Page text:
Peter Maurin's 'Green Revolution' is a longstanding reality for some Midwesterners

Throughout the country, 25 Catholic Worker communities are currently known to be involved in farming or agriculture.

Peter Maurin at St. Isidore's Farm in Aitkin, Minnesota, in 1941
Contributed / Department of Special Collections and University Archives, Marquette University Libraries

MALOY, Iowa — Peter Maurin’s vision for the Catholic Worker Movement — which he founded in 1933 with Dorothy Day — included farms that he called agronomic universities.

Those early efforts were mainly unsuccessful, and instead the volunteer movement leaned more towards live-in hospitality homes in urban areas which serve people experiencing homelessness.

But a network of these type of farms exist in rural areas today, some of which have been around for more than 30 years. According to the website , there has been a recent resurgence of Catholic Worker farms.

Catholic Worker communities operate autonomously so the exact number is uncertain, but the site directory lists 25 communities that are currently involved in farming or agriculture in some way.

Strangers and Guests

Brian Terrell is a longtime Catholic Worker and peace activist who lived and worked with Dorothy Day in New York in the last years of her life. He lives on a Catholic Worker farm in Maloy, Iowa, called Strangers and Guests with his wife, Betsy.


The two met in 1977 when she was living at a Catholic Worker Farm in upstate New York and Brian was at the Catholic Worker hospitality house on the lower east side of New York City.

They moved to Iowa in 1979 and worked at a Catholic Worker hospitality house in Davenport. In 1986, they moved with another family onto small acreage in Ringgold County, along the Platte River, where the population was 22 at the time of the 2020 census. With the goal being to live and work as a small Christian community.

Strangers and Guests is also the name of a publication signed by Catholic bishops from 11 Midwestern and Plains states. That publication issued a regional statement on land issues called “Strangers and Guests: Toward Community in the Heartland.”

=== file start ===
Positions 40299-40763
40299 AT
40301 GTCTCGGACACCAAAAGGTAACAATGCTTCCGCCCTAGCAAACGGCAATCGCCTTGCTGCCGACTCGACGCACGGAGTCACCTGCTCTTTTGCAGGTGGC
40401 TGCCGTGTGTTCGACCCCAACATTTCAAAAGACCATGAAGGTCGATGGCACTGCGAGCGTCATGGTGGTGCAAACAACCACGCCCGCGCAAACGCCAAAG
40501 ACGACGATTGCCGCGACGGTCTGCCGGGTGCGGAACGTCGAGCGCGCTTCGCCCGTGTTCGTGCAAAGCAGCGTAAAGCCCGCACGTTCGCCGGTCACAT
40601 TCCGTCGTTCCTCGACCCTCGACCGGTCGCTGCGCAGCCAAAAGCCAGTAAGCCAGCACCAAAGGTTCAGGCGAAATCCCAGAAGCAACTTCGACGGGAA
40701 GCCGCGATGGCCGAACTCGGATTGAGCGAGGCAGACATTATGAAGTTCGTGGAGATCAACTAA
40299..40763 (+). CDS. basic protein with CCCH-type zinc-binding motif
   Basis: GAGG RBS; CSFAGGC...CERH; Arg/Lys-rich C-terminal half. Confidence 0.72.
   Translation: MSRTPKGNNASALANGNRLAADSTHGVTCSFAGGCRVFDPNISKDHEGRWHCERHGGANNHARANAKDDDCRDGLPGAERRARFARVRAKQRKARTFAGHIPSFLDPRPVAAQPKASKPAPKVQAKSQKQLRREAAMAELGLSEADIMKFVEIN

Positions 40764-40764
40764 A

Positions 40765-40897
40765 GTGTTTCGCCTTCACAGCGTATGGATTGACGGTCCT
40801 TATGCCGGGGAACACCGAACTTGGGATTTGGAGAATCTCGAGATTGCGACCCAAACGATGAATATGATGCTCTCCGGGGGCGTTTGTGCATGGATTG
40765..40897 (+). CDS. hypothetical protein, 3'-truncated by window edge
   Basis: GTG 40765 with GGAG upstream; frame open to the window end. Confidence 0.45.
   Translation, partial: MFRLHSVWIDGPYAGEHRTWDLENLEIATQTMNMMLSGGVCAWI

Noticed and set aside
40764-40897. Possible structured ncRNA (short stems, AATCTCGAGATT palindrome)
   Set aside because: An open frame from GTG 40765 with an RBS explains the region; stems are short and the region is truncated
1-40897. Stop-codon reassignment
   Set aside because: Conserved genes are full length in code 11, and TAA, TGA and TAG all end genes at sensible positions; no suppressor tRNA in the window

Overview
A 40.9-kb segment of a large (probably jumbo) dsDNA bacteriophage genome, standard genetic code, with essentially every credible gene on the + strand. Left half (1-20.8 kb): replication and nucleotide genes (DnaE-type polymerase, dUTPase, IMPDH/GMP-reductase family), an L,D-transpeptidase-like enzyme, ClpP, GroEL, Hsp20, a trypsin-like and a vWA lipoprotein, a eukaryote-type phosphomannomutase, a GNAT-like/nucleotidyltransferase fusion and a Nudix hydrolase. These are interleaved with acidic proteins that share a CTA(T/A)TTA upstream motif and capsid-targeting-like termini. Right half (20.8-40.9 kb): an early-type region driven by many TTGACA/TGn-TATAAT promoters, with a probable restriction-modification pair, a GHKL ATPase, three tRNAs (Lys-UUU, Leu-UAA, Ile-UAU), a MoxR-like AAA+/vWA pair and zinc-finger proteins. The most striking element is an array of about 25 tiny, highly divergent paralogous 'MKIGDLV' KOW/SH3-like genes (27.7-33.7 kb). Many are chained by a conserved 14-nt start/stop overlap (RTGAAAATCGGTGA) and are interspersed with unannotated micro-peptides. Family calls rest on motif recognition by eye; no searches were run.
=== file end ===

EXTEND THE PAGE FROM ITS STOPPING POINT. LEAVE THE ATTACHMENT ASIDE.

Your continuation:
Terrell said the letter, which is known to have inspired the Land Stewardship Project — along with their farm, are referring to passages from the book of Leviticus.

"The land, moreover, shall not be sold permanently, because the land is Mine; for you are only strangers and residents with Me." Leviticus 25:23 (New American Standard Bible version)

"This is not yours to buy and sell, and this is not a commodity," said Terrell. "So even though we did buy this little bit of land, we try to live on it as strangers and guests."

Terrell dedicates most of his time now to peace activism. He spent more than six months in federal prison for protesting targeted assassinations at U.S. military drone bases.

"I've been all over the world," he said on the phone from his home on Jan. 30. "In the last few years I've been to Afghanistan many times, and have made several trips to Europe recently to protest our nuclear bases there. I need to go again, in August."


But he still keeps up with the Catholic Worker movement, and is in contact with a handful of sites along with helping run their own. He said the reason for an uptick in Catholic Worker farms might have something to do with couples wanting to raise children in the movement, but would rather do so in a rural area than in an urban hospitality setting.

Peter Maurin's back-to-the-land movement didn't catch on immediately because Terrell said it can be "really elusive" until people try or see it for themselves.

"The hospitality idea is just really immediate — when people are hungry, you feed them. People need a place to stay, you make room for them in your house," said Terrell, who is Catholic. "But the farm idea, with craft and raising food, and building like a new society out of the shell of the old, it's really aimed at making the kind of the fundamental changes that have to be made."

Terrell said it was common for CWFs to serve as "adjuncts" to hospitality houses in larger cities, and were more like urban gardens, which didn't have the capacity to grow enough food to serve the population it was in.

"Very few urban houses had gardens, and that was even a controversial thing," he said. "You can get more food out of a dumpster than you can out of a garden sometimes."

When they started Strangers and Guests on the wings of the farm crisis, he said it was met with some confusion and criticism.

"When we first came here, people were saying, we're 100 miles from any real urban area, and 30 miles from the nearest stoplight, so what kind of soup line can you have on the edge of a town with 26 people?"

Some suggested at the time they shouldn't even call themselves Catholic Workers, which they disproved by living out the plan successfully in a community created by them. Brian and Betsy's living comes from weaving and they also raise dairy goats, chickens and produce.